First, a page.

One of the key members of any professional cycling outfit is the Team Doctor - nobody in the team carries more responsibility for not only rider health and wellbeing, but the reputation and long-term accountability of all involved. Read more
How much you need to eat and drink during a 100+KM ride depends on you body mass and event duration as David O'Reilly explains.
Nutrition - it's a topic a lot of people ask us about. Whether you want advice for pre, during or post-ride intake, this article will help fuel your hunger.
You may not want to drink chocolate milk every day, but as an alternative to retail outlet recovery potions, it might be the miracle elixir! David O'Reilly explains.
Getting your nutrition right for an event such as the Bowral Classic is imperative. Without giving due consideration to pre-ride nutrition you run the risk hitting the wall prematurely ...
Low carbohydrate diets have become part of the fad diet landscape, and gained an almost universally negative reputation. However, some cyclists integrate a low carb regime in their training. David O'Reilly looks at how and why.
Performance Nutritionist, David O'Reilly, gives us the good oil on overtraining, and immune system overload.
Winter can sometimes be an excuse for poor eating habits and weight gain. Make your plan now to maintain your ideal weight, or lose those extra kilos. Here's the way to lose 5-10kg over a 6-12 week period without compromising your body composition or performance.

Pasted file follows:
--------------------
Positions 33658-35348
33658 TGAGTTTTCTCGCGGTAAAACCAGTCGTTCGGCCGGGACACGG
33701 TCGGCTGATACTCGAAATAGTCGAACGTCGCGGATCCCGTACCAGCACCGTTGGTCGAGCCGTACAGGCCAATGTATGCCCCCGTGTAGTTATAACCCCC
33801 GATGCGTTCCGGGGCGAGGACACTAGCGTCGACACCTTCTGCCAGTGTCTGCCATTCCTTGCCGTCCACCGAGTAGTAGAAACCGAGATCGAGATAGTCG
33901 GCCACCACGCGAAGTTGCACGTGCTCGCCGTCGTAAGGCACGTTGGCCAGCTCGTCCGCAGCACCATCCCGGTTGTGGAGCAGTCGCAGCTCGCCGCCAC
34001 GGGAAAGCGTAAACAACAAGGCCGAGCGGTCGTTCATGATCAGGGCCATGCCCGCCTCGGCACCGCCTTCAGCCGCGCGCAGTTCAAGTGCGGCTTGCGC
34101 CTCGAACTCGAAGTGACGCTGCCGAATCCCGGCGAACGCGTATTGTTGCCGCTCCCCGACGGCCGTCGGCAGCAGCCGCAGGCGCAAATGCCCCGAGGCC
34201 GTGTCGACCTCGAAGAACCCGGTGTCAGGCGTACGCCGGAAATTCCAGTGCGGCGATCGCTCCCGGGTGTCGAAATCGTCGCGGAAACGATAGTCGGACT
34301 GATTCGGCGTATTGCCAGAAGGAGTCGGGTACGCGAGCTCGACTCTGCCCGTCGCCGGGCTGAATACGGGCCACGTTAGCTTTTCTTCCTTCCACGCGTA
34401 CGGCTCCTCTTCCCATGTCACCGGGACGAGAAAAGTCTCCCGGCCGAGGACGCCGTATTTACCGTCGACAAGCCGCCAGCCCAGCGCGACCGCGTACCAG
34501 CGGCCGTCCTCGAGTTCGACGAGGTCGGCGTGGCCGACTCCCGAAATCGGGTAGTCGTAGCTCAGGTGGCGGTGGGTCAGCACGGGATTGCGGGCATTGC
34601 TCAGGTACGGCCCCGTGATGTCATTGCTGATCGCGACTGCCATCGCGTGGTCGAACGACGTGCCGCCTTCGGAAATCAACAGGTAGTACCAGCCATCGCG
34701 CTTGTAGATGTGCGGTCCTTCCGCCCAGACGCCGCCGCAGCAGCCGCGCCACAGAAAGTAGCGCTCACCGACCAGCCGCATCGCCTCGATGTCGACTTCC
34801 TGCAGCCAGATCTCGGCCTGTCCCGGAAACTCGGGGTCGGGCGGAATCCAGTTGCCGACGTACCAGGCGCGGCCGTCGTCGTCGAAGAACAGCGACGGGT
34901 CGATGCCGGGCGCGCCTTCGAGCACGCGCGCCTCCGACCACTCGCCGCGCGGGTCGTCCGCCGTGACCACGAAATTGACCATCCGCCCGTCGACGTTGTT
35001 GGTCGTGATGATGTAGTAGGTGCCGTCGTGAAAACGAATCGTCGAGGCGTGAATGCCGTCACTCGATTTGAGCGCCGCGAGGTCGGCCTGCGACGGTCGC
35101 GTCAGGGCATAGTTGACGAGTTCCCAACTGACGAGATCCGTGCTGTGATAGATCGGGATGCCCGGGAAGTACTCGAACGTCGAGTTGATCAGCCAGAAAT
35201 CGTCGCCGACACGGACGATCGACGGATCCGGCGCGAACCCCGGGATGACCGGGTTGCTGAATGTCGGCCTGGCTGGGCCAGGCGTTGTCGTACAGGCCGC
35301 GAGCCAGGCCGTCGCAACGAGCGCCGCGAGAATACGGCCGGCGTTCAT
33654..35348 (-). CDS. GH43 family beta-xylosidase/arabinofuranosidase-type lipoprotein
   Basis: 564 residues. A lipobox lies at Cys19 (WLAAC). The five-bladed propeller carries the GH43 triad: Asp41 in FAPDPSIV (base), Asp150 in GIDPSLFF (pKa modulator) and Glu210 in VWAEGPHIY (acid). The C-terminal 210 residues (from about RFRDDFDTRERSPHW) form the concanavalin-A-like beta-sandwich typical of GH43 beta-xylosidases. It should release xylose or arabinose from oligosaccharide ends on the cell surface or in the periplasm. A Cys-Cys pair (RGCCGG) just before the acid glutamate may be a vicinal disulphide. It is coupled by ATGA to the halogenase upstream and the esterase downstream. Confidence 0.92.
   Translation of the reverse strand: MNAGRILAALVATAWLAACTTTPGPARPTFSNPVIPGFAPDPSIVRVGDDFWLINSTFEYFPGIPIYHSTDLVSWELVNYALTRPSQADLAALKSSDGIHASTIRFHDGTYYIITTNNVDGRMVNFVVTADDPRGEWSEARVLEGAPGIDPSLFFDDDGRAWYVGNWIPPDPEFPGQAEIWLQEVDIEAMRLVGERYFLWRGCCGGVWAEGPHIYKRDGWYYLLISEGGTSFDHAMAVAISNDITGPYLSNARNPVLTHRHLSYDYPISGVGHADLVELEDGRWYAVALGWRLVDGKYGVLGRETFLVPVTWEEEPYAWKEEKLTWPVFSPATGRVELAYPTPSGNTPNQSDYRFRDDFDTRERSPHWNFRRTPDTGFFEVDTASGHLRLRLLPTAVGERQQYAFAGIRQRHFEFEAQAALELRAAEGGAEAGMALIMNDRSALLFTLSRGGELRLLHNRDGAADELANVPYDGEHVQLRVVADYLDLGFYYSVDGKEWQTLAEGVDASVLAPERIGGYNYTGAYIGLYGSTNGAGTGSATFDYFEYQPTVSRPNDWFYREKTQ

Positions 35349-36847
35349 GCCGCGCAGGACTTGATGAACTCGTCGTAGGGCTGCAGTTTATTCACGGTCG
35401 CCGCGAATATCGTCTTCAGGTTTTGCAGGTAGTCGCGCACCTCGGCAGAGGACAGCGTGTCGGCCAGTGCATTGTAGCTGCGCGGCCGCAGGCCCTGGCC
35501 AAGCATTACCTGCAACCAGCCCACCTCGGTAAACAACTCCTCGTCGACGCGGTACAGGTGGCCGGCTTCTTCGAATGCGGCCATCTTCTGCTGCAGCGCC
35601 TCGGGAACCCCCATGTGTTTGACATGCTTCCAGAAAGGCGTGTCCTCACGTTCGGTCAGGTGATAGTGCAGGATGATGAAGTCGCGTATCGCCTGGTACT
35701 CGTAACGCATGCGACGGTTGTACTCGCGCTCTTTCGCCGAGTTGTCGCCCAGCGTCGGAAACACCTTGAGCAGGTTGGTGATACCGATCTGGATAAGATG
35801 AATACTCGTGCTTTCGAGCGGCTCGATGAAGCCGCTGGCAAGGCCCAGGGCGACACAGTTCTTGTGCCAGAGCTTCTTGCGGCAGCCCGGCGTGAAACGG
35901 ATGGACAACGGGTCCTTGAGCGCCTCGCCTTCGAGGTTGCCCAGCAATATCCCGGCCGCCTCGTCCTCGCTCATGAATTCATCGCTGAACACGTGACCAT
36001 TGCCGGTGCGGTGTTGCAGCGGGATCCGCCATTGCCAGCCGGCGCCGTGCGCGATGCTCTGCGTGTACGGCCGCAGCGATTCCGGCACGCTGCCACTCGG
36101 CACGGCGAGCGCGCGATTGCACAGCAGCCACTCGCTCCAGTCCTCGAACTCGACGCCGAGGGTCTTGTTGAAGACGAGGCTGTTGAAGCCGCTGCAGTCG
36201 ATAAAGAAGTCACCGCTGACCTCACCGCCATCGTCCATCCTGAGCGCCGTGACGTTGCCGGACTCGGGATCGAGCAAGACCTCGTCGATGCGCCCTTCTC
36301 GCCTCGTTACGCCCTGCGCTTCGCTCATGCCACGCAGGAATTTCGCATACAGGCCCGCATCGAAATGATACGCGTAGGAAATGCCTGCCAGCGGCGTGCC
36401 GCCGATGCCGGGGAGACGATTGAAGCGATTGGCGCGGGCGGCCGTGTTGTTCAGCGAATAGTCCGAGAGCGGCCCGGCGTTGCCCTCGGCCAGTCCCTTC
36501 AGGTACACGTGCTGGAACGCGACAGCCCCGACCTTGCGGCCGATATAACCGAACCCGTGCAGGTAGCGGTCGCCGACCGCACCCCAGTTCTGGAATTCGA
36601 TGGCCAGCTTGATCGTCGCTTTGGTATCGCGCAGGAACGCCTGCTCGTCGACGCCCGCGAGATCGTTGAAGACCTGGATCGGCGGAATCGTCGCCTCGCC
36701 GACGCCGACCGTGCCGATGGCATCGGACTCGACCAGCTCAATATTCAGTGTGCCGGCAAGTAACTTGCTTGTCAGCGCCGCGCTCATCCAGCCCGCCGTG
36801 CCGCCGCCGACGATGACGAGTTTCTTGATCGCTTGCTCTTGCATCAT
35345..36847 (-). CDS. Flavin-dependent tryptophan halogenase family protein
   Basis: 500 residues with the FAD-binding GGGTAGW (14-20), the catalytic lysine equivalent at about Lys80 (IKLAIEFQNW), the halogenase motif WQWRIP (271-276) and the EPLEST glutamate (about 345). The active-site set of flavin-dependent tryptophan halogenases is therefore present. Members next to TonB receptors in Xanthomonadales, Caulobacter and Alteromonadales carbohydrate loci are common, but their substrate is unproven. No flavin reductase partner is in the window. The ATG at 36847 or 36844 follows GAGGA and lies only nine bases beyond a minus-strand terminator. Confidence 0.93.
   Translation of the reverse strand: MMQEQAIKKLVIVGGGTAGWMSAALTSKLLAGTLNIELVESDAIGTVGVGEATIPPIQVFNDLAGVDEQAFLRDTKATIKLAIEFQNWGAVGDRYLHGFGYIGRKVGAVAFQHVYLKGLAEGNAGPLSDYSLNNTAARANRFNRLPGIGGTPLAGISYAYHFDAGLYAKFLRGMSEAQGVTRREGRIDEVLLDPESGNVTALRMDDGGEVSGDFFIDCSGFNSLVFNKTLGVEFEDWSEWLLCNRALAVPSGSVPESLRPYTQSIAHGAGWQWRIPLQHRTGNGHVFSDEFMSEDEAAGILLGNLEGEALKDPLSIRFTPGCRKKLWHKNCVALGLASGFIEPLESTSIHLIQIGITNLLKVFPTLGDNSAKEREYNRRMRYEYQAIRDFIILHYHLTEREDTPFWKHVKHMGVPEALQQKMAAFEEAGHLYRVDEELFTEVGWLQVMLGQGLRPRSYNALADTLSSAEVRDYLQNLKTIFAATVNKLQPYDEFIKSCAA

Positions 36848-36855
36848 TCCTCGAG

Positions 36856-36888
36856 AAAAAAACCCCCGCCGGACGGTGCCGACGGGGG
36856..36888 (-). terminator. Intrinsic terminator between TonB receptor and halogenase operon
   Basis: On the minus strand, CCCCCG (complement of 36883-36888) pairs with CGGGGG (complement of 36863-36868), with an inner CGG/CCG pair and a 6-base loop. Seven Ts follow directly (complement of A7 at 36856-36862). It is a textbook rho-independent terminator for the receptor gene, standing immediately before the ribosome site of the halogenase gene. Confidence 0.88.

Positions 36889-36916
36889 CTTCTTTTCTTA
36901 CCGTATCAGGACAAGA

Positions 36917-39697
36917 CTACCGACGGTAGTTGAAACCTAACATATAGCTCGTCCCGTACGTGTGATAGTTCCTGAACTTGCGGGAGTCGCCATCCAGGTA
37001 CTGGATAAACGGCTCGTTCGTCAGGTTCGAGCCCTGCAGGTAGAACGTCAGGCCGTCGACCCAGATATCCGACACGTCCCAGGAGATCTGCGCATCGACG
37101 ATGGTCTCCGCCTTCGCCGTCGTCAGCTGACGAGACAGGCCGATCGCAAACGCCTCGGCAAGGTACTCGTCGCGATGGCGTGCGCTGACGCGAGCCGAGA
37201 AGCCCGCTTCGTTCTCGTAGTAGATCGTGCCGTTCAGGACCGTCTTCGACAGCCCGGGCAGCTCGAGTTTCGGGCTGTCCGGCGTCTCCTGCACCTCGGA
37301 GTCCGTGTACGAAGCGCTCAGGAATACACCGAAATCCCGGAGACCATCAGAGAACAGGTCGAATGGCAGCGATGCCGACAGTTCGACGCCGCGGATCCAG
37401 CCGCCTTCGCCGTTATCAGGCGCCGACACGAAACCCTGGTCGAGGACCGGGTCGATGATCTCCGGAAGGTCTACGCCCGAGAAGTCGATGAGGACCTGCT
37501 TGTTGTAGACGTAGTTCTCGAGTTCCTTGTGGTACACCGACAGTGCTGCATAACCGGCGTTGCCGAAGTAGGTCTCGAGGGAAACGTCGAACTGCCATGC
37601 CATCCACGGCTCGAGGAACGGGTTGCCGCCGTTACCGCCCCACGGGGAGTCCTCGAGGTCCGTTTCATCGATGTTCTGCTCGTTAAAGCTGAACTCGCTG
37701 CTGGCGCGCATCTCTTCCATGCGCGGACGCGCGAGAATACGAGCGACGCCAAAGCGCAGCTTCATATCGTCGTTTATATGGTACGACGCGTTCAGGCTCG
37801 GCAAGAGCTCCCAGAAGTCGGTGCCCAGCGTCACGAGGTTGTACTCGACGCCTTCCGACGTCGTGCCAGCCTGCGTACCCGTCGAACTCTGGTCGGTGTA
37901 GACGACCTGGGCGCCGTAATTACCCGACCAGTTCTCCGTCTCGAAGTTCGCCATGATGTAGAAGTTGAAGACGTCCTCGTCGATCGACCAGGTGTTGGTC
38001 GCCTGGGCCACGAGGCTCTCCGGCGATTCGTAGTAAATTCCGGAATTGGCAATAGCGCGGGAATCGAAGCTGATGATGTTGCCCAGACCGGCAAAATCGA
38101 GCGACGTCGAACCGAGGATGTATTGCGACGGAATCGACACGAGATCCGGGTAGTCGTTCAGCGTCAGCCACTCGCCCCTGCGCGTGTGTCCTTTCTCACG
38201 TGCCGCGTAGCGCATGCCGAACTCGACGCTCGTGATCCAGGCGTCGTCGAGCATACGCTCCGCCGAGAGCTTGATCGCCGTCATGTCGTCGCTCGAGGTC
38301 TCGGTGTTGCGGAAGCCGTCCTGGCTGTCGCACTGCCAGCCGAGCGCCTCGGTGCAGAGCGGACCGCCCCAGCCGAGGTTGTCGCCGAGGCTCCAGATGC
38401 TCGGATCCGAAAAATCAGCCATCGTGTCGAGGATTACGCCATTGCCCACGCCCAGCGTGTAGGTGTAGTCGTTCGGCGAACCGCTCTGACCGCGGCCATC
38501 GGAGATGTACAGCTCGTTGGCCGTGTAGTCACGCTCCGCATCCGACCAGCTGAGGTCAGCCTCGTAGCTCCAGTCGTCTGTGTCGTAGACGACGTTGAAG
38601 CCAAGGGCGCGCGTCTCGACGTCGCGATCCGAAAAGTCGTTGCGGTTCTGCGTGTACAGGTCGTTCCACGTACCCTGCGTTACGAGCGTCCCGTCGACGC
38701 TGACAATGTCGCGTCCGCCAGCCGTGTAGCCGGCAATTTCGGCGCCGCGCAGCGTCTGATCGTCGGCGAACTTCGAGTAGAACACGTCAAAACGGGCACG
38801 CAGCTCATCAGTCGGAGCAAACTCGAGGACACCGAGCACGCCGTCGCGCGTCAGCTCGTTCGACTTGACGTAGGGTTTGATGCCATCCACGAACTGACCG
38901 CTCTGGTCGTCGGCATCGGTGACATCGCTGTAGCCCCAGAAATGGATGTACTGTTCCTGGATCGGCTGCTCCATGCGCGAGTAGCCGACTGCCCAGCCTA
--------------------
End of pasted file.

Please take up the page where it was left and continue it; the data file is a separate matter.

When it comes to nutritional quality, not only does preparing your meals and snacks at home give you much more control over what you are eating but it also means that you have complete control over the amounts of carbs, proteins, vegies and good fats that you consume diet on a daily basis.
There is plenty of attention given to eating for recovery, carb loading and hydration but far less to macronutrient balance. So how much carbohydrate, protein and fat do cyclists of different levels require?
It almost seems unfathomable that a healthy cyclist would be at risk of poor bone health, but recent studies are prompting some to action.
Protein is the buzz word for many an athlete and while thoughts of all things protein instantly turn to protein powders and slabs of steak the truth is that you cannot go past the humble egg.
For many of us, fish equals brain food but for cyclists fish also represents a significant source of lean protein and depending on the type of fish you choose, a great source of nature’s anti-inflammatory omega free fats. So how often do we really need to eat fish to get all the health benefits and what are the best types for us to maximise these benefits?
Preparation is everything when it comes to endurance cycling, particularly from a nutrition perspective. For any ride or event that lasts longer than 90 minutes, starting your ride with optimally fuelled muscles is the simplest thing you can do to perform physically for an extended number of hours.
A stimulant capable of improving perfomance, though not banned by the powers that be, caffeine is addictive and readily available. But how much is too much?
For many athletes, the word sugar is synonymous with energy – lollies eaten in a feeding frenzy at the end of a long training ride, the banana before an interval session for a quick energy hit.